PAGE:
There are a few books that having digested their library-lent copies, I’m contemplating buying for my own shelves. The motivation behind such purchases is always that I’ll be re-reading these books, perhaps using them as references for periodic check ins. How often such motivation is born out by experience remains an open question.

For shame, I don’t re-read books very often. In this way, I’m probably typifying the long-term trend of people reading more extensively but less intensively compared with their forebears some hundreds of odd years ago. People who lived then usually had but a Bible or almanac for which they read and re-read throughout their lives (if they happened to be literate). Today we have lots of read. There are people who bemoan (in sick pleasure, it sometimes appears) about how little we read. These people would have even more cause for alarm were they to look into how little we re-read. My reading patterns would make them weep!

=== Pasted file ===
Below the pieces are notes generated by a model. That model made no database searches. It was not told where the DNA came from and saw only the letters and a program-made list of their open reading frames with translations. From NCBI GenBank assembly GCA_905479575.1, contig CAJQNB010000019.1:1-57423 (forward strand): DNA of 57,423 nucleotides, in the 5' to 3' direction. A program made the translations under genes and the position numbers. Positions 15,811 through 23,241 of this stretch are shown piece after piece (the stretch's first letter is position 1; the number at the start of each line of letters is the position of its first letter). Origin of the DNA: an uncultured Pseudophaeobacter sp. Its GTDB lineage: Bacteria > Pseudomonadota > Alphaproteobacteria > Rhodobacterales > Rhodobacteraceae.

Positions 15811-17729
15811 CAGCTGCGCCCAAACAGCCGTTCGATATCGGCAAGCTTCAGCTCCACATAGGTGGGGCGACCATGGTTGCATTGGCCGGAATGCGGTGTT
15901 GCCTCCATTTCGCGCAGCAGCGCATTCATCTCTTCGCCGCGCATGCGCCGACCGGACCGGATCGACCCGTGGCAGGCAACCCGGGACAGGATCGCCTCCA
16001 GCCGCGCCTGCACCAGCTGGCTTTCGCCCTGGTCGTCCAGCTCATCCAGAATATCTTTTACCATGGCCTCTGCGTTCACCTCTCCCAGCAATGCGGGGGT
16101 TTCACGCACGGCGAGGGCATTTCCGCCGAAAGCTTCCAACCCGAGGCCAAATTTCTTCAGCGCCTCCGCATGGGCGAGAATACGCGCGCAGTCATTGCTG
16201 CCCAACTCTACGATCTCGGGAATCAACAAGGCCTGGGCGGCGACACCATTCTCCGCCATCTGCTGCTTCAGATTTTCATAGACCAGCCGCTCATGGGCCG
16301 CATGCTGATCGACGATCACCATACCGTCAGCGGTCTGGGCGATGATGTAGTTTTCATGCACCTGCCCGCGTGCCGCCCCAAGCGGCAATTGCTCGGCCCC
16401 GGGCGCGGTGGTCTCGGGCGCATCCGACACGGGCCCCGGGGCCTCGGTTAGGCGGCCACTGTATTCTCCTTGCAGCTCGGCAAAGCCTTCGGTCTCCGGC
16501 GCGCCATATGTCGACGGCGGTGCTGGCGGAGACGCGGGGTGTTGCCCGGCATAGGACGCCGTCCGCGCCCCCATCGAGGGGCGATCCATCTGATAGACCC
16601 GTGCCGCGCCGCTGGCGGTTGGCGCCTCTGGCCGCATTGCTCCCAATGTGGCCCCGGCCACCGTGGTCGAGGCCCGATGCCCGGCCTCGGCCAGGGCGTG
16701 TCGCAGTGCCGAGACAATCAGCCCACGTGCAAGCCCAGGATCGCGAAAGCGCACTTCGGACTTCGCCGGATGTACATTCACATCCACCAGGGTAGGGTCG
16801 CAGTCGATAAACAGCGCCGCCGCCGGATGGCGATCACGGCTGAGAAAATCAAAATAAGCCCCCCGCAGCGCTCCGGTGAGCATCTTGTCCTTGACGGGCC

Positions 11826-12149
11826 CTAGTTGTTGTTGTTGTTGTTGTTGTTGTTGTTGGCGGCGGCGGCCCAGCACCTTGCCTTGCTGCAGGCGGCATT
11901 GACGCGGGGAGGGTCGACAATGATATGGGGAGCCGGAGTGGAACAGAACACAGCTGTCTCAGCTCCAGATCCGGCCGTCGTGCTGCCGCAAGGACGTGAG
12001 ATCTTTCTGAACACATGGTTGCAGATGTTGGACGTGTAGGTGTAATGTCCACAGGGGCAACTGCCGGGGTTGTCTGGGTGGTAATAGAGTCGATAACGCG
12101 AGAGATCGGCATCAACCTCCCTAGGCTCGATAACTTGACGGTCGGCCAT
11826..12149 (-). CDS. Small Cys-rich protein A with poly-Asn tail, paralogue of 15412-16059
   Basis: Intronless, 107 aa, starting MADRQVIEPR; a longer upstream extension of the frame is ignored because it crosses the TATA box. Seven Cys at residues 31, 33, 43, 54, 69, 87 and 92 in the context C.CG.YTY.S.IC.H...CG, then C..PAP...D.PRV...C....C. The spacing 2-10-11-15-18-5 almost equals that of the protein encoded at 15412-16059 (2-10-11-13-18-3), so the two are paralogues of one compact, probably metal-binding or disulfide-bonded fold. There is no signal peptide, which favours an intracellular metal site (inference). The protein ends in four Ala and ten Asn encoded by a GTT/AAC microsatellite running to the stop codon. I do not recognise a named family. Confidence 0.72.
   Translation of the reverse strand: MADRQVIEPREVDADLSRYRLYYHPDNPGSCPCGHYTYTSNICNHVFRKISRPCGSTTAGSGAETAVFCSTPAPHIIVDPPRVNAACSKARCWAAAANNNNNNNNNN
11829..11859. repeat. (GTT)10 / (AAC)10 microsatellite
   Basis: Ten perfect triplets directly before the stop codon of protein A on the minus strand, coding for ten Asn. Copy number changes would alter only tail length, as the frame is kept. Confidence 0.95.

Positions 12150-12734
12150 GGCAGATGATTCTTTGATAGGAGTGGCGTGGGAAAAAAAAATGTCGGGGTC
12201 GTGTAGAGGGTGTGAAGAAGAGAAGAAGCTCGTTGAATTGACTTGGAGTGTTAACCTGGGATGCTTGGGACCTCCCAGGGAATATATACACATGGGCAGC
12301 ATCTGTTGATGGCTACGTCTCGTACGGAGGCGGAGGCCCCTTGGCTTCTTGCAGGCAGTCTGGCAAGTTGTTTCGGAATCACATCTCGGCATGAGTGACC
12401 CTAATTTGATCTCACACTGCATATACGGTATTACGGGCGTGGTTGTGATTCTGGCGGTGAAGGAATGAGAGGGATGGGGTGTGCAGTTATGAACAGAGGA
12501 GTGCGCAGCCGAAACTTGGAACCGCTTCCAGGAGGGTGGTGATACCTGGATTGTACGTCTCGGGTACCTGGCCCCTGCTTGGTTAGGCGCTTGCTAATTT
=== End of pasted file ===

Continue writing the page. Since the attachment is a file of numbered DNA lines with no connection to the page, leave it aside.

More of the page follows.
Still I’m optimistic that the books I’m going to buy are not going just sit on my shelves, sunbathing, rarely impressing anybody nor adding much to the decor of the room. By golly, they will be used! I have every reason to be optimistic. Take for instance Jessica Litman’s Digital Copyright. Not only is this book a fascinating read the first time through, full of stuff I newly learned, but it’s also then popped up again in multiple other books I’ve read. The book is obviously both on a topic for which I have an abiding interest and an important work by the standards of intellectual property rights professionals. If all else fails (and here I throw up my hands in resignation), then at least by owning the book, I get the “moving it around” benefit that Umberto Eco speaks of. But “all else” shouldn’t fail, right?

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